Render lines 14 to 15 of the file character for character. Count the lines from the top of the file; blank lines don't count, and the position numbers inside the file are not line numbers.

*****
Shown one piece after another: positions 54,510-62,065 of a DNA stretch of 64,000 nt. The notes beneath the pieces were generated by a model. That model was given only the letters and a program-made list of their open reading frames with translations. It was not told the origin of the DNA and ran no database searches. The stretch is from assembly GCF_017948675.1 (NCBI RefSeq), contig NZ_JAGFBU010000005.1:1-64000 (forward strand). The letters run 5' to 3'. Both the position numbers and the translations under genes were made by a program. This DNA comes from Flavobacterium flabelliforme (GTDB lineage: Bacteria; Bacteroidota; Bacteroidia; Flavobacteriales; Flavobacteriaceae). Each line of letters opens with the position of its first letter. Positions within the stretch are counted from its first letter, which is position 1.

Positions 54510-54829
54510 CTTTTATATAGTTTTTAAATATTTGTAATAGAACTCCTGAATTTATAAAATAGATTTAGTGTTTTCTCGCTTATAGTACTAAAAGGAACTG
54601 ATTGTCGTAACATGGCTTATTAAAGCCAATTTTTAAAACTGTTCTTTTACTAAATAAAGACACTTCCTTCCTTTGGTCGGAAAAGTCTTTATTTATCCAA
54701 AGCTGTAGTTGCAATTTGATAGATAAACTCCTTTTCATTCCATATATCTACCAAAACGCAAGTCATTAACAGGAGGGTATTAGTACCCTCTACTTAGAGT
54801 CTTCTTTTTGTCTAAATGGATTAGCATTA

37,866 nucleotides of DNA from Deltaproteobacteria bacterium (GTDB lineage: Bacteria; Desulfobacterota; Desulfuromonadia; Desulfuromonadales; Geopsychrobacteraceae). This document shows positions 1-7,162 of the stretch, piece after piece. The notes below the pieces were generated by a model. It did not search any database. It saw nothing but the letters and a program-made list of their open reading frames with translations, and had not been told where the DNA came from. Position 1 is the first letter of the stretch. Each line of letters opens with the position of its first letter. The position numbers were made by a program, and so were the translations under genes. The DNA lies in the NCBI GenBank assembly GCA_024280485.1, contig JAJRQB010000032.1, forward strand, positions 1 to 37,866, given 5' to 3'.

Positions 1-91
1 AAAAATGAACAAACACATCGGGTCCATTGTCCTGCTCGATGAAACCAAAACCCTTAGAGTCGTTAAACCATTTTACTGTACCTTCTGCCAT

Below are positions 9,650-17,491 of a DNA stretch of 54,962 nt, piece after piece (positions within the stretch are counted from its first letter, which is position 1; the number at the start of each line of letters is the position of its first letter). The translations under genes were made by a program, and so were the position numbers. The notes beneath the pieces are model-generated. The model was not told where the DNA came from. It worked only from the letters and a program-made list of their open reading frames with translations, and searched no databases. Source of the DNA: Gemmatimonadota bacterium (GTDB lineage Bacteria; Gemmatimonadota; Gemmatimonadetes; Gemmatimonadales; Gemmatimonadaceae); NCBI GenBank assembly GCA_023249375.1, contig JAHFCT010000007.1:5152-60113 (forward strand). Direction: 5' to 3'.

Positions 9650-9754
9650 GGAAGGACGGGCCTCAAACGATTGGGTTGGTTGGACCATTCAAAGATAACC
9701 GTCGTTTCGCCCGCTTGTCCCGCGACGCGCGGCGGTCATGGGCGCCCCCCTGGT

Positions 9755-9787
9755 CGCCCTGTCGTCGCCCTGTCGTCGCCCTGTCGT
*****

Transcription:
Positions 9755-9787
9755 CGCCCTGTCGTCGCCCTGTCGTCGCCCTGTCGT